As a single mom, I had every Jane, Sue, and Mary offer their unsolicited advice about what my kids needed. They needed routine, they said. They needed their grandparents, They needed their mom to make them her sole-focus. They needed me to realize that I wasn't enough alone, so I would have to lean heavily on others who would (when they weren't too busy with their own families) help me to be enough.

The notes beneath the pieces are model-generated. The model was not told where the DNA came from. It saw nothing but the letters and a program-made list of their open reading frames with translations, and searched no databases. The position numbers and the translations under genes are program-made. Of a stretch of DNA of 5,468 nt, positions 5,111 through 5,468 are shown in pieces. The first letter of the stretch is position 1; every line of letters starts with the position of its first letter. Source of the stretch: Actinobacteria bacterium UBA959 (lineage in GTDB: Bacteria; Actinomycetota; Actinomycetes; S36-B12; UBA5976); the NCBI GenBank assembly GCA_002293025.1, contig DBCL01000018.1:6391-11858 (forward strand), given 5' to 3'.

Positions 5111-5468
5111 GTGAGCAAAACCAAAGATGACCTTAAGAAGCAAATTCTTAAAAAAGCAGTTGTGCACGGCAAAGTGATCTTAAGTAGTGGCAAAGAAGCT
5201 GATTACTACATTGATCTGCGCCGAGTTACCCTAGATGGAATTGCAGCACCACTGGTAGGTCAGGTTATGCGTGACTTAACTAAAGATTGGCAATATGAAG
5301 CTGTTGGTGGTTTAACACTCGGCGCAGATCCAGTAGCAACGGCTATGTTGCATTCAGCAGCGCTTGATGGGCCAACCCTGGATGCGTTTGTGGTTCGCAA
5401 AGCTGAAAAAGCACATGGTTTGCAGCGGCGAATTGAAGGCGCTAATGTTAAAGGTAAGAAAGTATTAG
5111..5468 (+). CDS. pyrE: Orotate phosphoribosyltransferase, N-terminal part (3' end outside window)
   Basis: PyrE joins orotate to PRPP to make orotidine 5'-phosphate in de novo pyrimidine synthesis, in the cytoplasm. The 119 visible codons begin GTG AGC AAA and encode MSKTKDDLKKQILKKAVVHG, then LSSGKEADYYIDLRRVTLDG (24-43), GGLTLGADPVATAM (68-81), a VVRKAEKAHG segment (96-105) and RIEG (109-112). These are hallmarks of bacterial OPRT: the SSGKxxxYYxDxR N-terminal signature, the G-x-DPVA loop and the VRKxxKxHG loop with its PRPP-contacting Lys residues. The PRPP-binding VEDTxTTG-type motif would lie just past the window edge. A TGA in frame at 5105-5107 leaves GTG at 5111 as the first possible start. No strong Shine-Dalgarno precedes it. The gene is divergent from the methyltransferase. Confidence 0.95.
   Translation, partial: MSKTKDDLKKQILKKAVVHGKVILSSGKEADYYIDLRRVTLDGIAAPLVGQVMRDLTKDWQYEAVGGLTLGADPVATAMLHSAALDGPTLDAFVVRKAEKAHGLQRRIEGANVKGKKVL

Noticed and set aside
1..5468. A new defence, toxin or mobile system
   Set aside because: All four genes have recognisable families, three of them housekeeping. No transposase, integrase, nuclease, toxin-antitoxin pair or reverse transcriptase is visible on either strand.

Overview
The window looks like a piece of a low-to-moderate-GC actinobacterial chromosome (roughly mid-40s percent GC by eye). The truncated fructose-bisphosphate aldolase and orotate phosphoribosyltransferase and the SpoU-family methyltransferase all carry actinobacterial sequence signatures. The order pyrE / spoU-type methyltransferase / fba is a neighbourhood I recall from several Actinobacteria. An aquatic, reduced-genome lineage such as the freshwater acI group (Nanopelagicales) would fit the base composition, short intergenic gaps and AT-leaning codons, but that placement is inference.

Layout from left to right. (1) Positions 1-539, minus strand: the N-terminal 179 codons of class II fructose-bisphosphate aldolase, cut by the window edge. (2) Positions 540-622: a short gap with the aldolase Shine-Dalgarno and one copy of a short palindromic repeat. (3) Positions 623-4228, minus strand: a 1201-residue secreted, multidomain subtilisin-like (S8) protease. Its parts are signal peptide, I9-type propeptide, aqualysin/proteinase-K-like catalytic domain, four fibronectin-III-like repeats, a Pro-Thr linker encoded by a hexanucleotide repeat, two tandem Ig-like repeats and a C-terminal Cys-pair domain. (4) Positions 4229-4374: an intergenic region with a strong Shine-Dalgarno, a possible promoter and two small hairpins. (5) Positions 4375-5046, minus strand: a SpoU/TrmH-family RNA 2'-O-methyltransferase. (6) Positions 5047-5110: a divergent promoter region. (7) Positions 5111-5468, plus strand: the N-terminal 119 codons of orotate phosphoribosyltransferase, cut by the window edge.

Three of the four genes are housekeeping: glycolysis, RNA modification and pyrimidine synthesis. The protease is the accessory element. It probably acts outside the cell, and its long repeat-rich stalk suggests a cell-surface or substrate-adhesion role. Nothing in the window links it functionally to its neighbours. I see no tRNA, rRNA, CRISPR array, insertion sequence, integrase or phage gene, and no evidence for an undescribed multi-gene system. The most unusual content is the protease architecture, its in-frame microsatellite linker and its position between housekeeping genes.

Thankfully, I'd already decided I was enough for my kids. Not only was I enough, I had already started to believe I was more than enough. I was exactly the mom they needed. And, against all advice, and perhaps against all odds, I set out on a journey of adventure and healing and growth for all of us that has been imperfect and perfect, both. Though I may never arrive at the standards I once set for myself as a mother, I have always been the mom who was becoming the absolute best version of myself for my kids. I've met their needs, but I've also fed their souls. I've made mistakes, but I've also owned them with honesty and grace. So, though I would never pretend to be a "perfect mom" in any societal measurement or norm, I can say with absolute confidence that I am exactly the mom my kids need. And I'm becoming exactly the mom they will need. I am both perfect and progressing. I am both enough and becoming more. And, as each of my children steps into adulthood, I will send them with the stamp of self-knowledge, self-awareness, and selfless generosity. They will not need my approval. They will not need anyone's approval. Because they will have learned what took me too long to. They will enter the world with my whisper as their thematic strain, "You are exactly who you are meant to be."